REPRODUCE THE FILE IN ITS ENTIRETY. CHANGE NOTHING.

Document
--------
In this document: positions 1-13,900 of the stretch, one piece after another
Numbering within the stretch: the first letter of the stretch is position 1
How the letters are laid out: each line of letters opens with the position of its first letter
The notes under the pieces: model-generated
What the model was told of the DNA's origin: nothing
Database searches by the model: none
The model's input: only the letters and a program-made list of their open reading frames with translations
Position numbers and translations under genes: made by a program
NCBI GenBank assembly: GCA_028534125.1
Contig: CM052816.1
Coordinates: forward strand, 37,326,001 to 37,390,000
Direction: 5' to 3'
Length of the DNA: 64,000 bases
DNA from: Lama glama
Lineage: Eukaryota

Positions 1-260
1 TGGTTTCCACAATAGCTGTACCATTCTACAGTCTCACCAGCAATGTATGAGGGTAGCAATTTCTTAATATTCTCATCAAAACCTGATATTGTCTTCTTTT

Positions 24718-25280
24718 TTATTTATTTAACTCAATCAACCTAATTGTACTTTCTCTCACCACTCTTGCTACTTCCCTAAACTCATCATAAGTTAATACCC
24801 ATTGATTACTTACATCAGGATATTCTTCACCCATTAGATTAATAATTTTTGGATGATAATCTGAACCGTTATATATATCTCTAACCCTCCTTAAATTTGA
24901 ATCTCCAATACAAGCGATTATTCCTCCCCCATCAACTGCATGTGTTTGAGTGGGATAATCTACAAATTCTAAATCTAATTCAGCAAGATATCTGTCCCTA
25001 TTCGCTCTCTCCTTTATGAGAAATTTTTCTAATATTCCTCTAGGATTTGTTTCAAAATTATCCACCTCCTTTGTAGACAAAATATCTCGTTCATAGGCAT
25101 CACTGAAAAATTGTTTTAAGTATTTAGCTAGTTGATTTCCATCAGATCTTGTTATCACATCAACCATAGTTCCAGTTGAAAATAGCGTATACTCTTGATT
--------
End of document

In this document: positions 1-13,900 of the stretch, one piece after another
Numbering within the stretch: the first letter of the stretch is position 1
How the letters are laid out: each line of letters opens with the position of its first letter
The notes under the pieces: model-generated
What the model was told of the DNA's origin: nothing
Database searches by the model: none
The model's input: only the letters and a program-made list of their open reading frames with translations
Position numbers and translations under genes: made by a program
NCBI GenBank assembly: GCA_028534125.1
Contig: CM052816.1
Coordinates: forward strand, 37,326,001 to 37,390,000
Direction: 5' to 3'
Length of the DNA: 64,000 bases
DNA from: Lama glama
Lineage: Eukaryota

Positions 1-260
1 TGGTTTCCACAATAGCTGTACCATTCTACAGTCTCACCAGCAATGTATGAGGGTAGCAATTTCTTAATATTCTCATCAAAACCTGATATTGTCTTCTTTT

Positions 24718-25280
24718 TTATTTATTTAACTCAATCAACCTAATTGTACTTTCTCTCACCACTCTTGCTACTTCCCTAAACTCATCATAAGTTAATACCC
24801 ATTGATTACTTACATCAGGATATTCTTCACCCATTAGATTAATAATTTTTGGATGATAATCTGAACCGTTATATATATCTCTAACCCTCCTTAAATTTGA
24901 ATCTCCAATACAAGCGATTATTCCTCCCCCATCAACTGCATGTGTTTGAGTGGGATAATCTACAAATTCTAAATCTAATTCAGCAAGATATCTGTCCCTA
25001 TTCGCTCTCTCCTTTATGAGAAATTTTTCTAATATTCCTCTAGGATTTGTTTCAAAATTATCCACCTCCTTTGTAGACAAAATATCTCGTTCATAGGCAT
25101 CACTGAAAAATTGTTTTAAGTATTTAGCTAGTTGATTTCCATCAGATCTTGTTATCACATCAACCATAGTTCCAGTTGAAAATAGCGTATACTCTTGATT